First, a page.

Ecuador's decision to study the asylum petition of US intelligence leaker Edward Snowden has angered the opposition and sparked fears that the United States could retaliate by hitting Ecuadoran exports.

The small South American nation has been at the center of the international drama involving the former National Security Agency contractor, whose global flight from American justice has shaken US ties with a clutch of nations including Russia and China.

Business leaders fear that giving Snowden asylum could prompt the United States to take retaliatory measures, with a preferential trade deal set to expire at the end of July unless Washington renews it.

"We don't have the luxury of taking the wrong steps," the head of the Ecuadoran Business Committee, Roberto Aspiazu, told AFP.

"What would we gain from giving political asylum to Snowden -- confirming Ecuador's international image as an anti-imperialist country? I don't think we need that."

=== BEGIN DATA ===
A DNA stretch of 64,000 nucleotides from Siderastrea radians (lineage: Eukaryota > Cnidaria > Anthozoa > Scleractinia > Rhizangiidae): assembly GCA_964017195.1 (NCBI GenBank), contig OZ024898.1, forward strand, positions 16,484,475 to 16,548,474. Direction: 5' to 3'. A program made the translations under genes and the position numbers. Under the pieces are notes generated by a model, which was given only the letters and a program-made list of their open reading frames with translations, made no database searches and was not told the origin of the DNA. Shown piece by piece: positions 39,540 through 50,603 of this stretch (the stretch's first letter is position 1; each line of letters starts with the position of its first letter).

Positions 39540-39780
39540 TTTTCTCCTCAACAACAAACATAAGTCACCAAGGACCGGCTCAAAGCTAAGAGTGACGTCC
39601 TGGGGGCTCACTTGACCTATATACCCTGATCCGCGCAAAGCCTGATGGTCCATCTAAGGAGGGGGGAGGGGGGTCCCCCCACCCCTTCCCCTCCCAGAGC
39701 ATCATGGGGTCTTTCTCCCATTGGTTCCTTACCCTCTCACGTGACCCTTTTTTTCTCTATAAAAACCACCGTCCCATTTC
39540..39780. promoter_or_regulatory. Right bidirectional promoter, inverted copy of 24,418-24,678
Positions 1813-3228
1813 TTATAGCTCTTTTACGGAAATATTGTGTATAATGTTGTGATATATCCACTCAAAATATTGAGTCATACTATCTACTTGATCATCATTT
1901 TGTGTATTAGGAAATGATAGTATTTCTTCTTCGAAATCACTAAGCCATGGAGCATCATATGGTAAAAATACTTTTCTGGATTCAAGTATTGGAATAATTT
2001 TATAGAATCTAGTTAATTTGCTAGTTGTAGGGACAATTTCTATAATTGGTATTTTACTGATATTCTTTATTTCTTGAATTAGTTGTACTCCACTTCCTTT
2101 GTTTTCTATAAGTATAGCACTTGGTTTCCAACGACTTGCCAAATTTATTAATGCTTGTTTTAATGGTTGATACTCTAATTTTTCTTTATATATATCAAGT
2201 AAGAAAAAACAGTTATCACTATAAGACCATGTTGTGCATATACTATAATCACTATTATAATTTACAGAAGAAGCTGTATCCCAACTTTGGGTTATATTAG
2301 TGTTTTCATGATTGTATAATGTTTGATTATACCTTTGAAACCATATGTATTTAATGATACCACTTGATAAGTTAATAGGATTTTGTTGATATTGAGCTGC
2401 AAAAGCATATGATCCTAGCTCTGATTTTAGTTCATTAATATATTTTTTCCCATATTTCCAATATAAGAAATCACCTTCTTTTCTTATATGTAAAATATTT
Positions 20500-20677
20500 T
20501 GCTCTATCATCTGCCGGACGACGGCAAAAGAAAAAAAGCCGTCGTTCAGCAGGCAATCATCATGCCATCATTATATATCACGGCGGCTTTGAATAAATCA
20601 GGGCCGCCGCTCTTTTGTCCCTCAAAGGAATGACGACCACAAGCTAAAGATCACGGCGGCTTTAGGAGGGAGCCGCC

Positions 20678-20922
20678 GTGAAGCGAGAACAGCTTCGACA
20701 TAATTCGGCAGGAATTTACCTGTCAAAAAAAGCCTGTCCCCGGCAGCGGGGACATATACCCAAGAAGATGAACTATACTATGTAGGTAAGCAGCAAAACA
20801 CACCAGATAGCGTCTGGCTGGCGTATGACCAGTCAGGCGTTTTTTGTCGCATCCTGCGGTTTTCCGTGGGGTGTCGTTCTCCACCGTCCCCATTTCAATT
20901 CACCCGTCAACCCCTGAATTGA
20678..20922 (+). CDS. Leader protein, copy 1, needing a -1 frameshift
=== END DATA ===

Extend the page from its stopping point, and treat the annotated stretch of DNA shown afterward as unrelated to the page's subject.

The United States is Ecuador's main trade partner, buying 40 percent of the Andean nation's exports, or the equivalent of $9 billion per year.

Foreign Minister Ricardo Patino said Tuesday that the US State Department had contacted his ministry about the case.

"Since this message is only verbal for now, I have asked that they send it to us in writing so that we can take it into consideration when we analyze the asylum request of Mr. Snowden," Patino said during a trip to Vietnam without providing more details.

Snowden was believed to be on his way to Ecuador when he left Hong Kong and landed in Moscow on Sunday, but Russian President Vladimir Putin said he was still in the transit area of the Russian airport on Tuesday, though free to leave.

Ecuadoran President Rafael Correa said he would take a decision on Snowden's application "fully respecting our sovereignty" and his allies in the Congress vowed to back the leftist leader, who has often tussled with the United States in his six years in power.

But the opposition lashed out at the government's involvement in the Snowden affair, accusing Correa of double standards by defending the fugitive who revealed a broad US surveillance program while undermining freedom of the press at home.

"While they want to send Ecuadorans to prison for expressing their opinion, foreigners are given asylum, which confirms the government's double standards," lawmaker Dalo Bucaram told reporters.

Correa granted asylum to WikiLeaks founder Julian Assange in August last year, allowing the Australian buster of US government secrets to take refuge in Ecuador's embassy to London and avoid extradition to Sweden where he faces sex assault claims.